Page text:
The Associated Press/Washington Post: Obama Campaign Releasing TV Ads Directed At Veterans, Seniors Dependent On Medicare
President Barack Obama's re-election campaign is airing two new ads, one focusing on his work with veterans returning home from wars in Iraq and Afghanistan and another aimed at seniors dependent on Medicare. … The ad on Medicare notes that Obama was raised by his grandparents and cites his administration’s efforts to root out health care fraud (5/23).
The New York Times: Political Memo: In One Corner, A Champion Of Government. In The Other, Its Foe.
An Obama campaign video shows the president's national political director, Katherine Archuleta, tearfully crediting Mr. Obama with having saved her daughter's life. She portrays the president as a hero of government whose health care law assures her daughter, a cancer survivor, insurance coverage forever. A video by a political committee backing Mr. Romney follows a nearly identical tack: evocative music and a tearful description of Mr. Romney as "the man who helped save my daughter." But the testimonial, from a former partner at Bain Capital, depicts Mr. Romney as a hero of business who once shut down his firm to aid search efforts until the partner’s missing teenager was found (Harwood, 5/22).
Politico: Poll: Record Low Are 'Pro Choice'
The percentage of Americans who identify themselves as "pro-choice" is at the lowest point ever measured by Gallup, according to a new survey released Wednesday. A record-low 41 percent now identify as "pro-choice," down from 47 percent last July and one percentage point down from the previous record low of 42 percent, set in May 2009. As recently as 2006, 51 percent of Americans described themselves as "pro-choice" (Mak, 5/23).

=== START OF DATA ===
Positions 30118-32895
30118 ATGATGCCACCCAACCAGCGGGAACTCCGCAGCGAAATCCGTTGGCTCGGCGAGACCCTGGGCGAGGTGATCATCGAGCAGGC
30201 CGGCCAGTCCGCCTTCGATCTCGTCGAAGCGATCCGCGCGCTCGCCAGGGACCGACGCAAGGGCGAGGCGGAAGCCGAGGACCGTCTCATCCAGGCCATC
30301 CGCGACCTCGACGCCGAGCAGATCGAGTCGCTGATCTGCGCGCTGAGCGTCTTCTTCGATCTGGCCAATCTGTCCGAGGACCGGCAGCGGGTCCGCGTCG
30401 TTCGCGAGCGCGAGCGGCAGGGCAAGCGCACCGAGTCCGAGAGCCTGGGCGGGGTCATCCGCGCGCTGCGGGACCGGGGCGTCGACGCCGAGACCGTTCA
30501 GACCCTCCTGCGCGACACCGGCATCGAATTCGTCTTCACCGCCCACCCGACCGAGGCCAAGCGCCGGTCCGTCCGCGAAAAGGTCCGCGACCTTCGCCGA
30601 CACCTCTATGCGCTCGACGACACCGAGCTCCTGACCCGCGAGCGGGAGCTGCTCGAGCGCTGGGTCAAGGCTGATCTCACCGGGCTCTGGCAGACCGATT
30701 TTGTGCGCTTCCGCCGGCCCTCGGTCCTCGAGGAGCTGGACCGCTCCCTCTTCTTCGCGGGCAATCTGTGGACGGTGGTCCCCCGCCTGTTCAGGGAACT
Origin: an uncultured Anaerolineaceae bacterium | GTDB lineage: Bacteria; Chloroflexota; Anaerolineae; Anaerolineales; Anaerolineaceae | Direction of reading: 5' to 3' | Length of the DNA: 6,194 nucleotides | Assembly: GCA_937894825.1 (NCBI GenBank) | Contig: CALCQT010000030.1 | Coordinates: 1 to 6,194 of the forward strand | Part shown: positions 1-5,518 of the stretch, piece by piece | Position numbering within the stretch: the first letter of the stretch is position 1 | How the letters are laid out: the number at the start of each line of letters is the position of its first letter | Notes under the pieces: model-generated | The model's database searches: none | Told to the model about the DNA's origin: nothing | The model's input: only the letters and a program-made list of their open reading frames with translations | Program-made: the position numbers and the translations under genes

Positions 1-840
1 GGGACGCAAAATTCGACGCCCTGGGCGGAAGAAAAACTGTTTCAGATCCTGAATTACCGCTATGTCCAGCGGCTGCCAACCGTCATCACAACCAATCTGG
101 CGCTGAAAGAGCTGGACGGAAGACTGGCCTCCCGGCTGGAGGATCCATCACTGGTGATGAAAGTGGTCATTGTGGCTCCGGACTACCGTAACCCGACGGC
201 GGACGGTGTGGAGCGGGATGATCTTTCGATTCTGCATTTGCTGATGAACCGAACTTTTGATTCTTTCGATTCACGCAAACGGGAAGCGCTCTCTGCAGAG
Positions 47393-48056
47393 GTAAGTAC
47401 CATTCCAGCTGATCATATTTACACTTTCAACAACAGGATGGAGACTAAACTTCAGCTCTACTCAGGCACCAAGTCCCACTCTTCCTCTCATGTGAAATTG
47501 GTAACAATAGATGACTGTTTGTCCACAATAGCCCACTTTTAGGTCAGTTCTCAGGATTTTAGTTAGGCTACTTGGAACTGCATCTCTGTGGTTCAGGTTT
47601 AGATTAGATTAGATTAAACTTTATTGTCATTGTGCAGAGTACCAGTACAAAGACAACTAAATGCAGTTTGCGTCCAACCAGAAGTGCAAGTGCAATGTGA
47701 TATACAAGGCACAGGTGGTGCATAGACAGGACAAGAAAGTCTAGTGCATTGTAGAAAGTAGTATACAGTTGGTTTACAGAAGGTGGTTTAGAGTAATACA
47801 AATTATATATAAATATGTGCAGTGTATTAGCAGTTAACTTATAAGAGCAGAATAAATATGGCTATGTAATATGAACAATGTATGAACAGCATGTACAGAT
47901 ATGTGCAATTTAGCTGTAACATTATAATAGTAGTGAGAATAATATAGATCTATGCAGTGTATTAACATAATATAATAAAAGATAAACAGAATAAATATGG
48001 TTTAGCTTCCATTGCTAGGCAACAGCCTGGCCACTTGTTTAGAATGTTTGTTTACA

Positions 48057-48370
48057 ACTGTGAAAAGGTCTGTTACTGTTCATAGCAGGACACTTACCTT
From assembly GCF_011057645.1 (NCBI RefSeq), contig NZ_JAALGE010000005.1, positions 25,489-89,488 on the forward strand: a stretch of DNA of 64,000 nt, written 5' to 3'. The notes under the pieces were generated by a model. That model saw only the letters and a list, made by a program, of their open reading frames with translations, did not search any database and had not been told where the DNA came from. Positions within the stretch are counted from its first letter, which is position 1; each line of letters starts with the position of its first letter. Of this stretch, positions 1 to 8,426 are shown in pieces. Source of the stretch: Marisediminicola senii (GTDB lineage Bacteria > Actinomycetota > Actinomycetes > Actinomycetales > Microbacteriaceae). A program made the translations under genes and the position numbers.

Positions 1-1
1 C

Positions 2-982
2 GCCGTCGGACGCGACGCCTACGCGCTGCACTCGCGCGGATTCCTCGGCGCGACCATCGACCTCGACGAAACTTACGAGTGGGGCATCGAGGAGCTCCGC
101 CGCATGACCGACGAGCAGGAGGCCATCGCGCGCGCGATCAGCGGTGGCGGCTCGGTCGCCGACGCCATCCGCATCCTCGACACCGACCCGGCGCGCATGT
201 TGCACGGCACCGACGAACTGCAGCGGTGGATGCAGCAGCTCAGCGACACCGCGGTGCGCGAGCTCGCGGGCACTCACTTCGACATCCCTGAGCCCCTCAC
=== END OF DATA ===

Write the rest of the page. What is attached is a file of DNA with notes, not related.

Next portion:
NPR Shots Blog: Health Insurance Cutbacks Squeeze The Insured
Amber Cooper and her husband were doing OK. They both had jobs. A healthy 5-year-old son, a house in Riverbank, Calif., and health insurance from her job in the accounting department of a small manufacturing company. But then one day everything changed (Stein, 5/23).
The Wall Street Journal’s Total Return: Employment-Based Health Coverage Is Waning
Bad news for workers: The "brief uptick" in employer-based health coverage right after the recession "has not endured," according to a new report from the Employee Benefit Research Institute. Between December 2007 and June 2009, the percentage of workers with health coverage in their own name fell to 56% from 60.4%. Coverage rose by almost 1 percentage point by the end of 2009, and then fell to 55.8% by April 2011 (Greene, 5/22).
The Washington Post: Generic-Drug Makers' Complaints Over Brand-Name Access Prompt Investigations
Some drugmakers assert they are unable to create cheaper generic versions of drugs because their rivals are exploiting a legal loophole. It all comes down to process: To get a generic drug approved for sale, a company has to test a sample of the brand-name version and show regulators that the generic version is essentially identical and as effective (ElBoghdady, 5/22).
Reuters/Chicago Tribune: Labor Union Hopes Of Ousting Wisconsin Governor Fade
Democrats and unions hoping to turn Wisconsin Governor Scott Walker out of office over his efforts to tame the power of organized labor are finding it tough going with only two weeks to go before a historic recall election. … Walker pushed through the legislature a law requiring public sector union members to pay part of the cost of health insurance and pensions, limited pay rises, made paying union dues voluntary and forced unions to be recertified every year (5/22).
Check out all of Kaiser Health News' e-mail options including First Edition and Breaking News alerts on our Subscriptions page.